The title of this book caught my eye at my local library since I am an avid traveler. However, at the time of check-out, I didn't realize what a jewel I had really found. Once I started reading this book, I couldn't stop until I had finished it. I laughed, I cried and I took to heart the motivating decisions for success that we all know and so often forget when pit against the everyday perils of life. This book is so inspiring that I have circulated copies for everyone in my family to read, especially when they're feeling down. It's not about one man becoming a success and, as one reader put it "building fancy buildings". What the book really emphasizes is believing in yourself and pursuing your goals despite facing adversity. I highly recommend this book to anyone as I think it is the best book I have ever read.
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on November 12, 2002
I began reading The Traveler's Gift while I waited in the UPS store for a package. Three hours later, I had my package, but was still sitting in the store because I did not want to pause from my reading to drive the 7 minutes back home.
I became so involved with the story that I felt myself clenching my teeth, wiping tears in my eyes, and nodding in understanding as I identified with David Ponder. (Much to the confusion of the other UPS customers!)
The imagery, whimsy and historical context utilized in this book illustrate the Seven Decisions in a touching, flowing manner. Andy Andrews does a phenomenal job of outlining seven key issues that most people, if not all of us, struggle with daily.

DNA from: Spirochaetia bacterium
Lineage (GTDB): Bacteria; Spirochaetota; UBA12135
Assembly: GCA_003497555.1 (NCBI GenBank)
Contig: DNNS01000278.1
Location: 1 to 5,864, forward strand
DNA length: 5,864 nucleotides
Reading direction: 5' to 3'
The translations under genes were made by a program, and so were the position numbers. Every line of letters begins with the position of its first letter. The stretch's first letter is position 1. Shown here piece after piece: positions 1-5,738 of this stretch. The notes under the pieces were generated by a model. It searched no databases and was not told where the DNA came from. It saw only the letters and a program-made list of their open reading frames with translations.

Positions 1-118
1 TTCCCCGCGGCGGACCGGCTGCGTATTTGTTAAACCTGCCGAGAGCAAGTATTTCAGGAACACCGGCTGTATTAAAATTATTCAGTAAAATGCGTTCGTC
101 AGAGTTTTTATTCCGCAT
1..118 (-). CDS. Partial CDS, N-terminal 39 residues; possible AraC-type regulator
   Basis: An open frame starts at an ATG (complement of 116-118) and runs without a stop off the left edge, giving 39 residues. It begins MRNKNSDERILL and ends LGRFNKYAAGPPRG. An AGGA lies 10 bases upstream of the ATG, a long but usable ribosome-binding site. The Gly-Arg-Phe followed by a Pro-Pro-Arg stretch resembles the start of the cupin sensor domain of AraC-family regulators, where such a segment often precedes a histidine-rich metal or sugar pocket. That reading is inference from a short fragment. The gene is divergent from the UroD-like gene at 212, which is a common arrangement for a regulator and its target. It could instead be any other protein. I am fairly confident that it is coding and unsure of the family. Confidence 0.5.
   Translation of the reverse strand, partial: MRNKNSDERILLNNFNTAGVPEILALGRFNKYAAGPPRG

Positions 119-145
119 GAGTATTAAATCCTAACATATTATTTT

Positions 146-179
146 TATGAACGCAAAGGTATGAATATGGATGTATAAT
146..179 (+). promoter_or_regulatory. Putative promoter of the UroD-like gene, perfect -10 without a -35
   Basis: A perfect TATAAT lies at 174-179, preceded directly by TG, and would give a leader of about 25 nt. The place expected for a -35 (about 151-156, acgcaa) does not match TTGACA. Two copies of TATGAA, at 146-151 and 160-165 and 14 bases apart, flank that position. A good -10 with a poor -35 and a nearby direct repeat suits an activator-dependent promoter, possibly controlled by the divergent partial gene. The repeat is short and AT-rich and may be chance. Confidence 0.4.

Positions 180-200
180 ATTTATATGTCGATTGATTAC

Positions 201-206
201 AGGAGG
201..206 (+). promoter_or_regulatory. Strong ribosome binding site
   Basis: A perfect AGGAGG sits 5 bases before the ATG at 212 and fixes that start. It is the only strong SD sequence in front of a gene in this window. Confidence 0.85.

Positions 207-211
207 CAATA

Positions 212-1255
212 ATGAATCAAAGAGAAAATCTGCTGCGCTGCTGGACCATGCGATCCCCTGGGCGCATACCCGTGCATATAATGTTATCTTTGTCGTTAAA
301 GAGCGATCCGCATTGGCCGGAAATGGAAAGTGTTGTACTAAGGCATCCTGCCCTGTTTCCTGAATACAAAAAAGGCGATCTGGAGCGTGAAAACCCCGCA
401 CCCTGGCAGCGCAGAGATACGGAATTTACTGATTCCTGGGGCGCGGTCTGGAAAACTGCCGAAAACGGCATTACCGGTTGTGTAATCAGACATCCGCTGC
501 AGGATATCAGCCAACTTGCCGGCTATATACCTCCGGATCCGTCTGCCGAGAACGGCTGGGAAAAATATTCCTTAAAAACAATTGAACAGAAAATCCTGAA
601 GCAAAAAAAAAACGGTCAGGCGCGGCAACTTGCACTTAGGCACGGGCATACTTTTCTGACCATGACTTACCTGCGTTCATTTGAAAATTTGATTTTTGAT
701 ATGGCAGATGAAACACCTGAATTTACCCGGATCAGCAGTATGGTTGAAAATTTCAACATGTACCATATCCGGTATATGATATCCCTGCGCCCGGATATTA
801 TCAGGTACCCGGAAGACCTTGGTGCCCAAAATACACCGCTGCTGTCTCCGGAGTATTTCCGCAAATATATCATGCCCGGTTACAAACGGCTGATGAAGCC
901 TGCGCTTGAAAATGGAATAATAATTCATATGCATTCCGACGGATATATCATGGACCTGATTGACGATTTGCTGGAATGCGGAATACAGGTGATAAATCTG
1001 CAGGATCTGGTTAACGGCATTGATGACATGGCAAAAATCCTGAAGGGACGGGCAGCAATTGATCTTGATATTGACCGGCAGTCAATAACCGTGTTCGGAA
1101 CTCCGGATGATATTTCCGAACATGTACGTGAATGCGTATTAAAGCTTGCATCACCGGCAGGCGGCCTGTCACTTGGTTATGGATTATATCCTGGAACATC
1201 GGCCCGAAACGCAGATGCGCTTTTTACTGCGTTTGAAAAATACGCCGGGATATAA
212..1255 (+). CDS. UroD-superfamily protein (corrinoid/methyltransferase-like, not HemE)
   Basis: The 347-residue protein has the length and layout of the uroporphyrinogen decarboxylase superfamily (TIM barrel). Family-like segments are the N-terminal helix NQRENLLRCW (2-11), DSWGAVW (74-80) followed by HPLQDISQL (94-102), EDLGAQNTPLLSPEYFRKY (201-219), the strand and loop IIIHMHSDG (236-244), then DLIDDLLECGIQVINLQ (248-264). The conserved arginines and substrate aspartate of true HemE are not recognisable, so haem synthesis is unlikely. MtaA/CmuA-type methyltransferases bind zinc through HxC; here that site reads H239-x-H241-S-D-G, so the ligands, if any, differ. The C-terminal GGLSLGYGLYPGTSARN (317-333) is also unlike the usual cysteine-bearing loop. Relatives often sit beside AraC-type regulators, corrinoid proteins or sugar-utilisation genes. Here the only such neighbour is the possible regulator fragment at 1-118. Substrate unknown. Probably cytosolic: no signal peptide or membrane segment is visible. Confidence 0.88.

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on May 22, 2003
Andy Andrews writes a "simple" tale filled with wisdom from the ages. Herein lies the power of the "Travelers Gift"! This book takes what others have complicated, and brings it back to the simple truths. My life has already changed tremendously in the two weeks since I read the book. I'm now going back for the second read. I believe strongly that there is power in simplicity. What Andy writes is simple, playfully written, and extremely powerful. Apply the principles daily for a month - I dare you :-) Life will never be the same again.
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on March 19, 2014
I felt deceived by the good reviews. After three chapters into the book, I realized the book was written in such a predictable pattern and I could not even continue reading because I know what's happening next. It is a simple message inflated into hundreds of pages and totally a waste of time.
I went back to the 1-star review and regret I did not read these earlier. Nothing is in the book, and do not waste your money on it.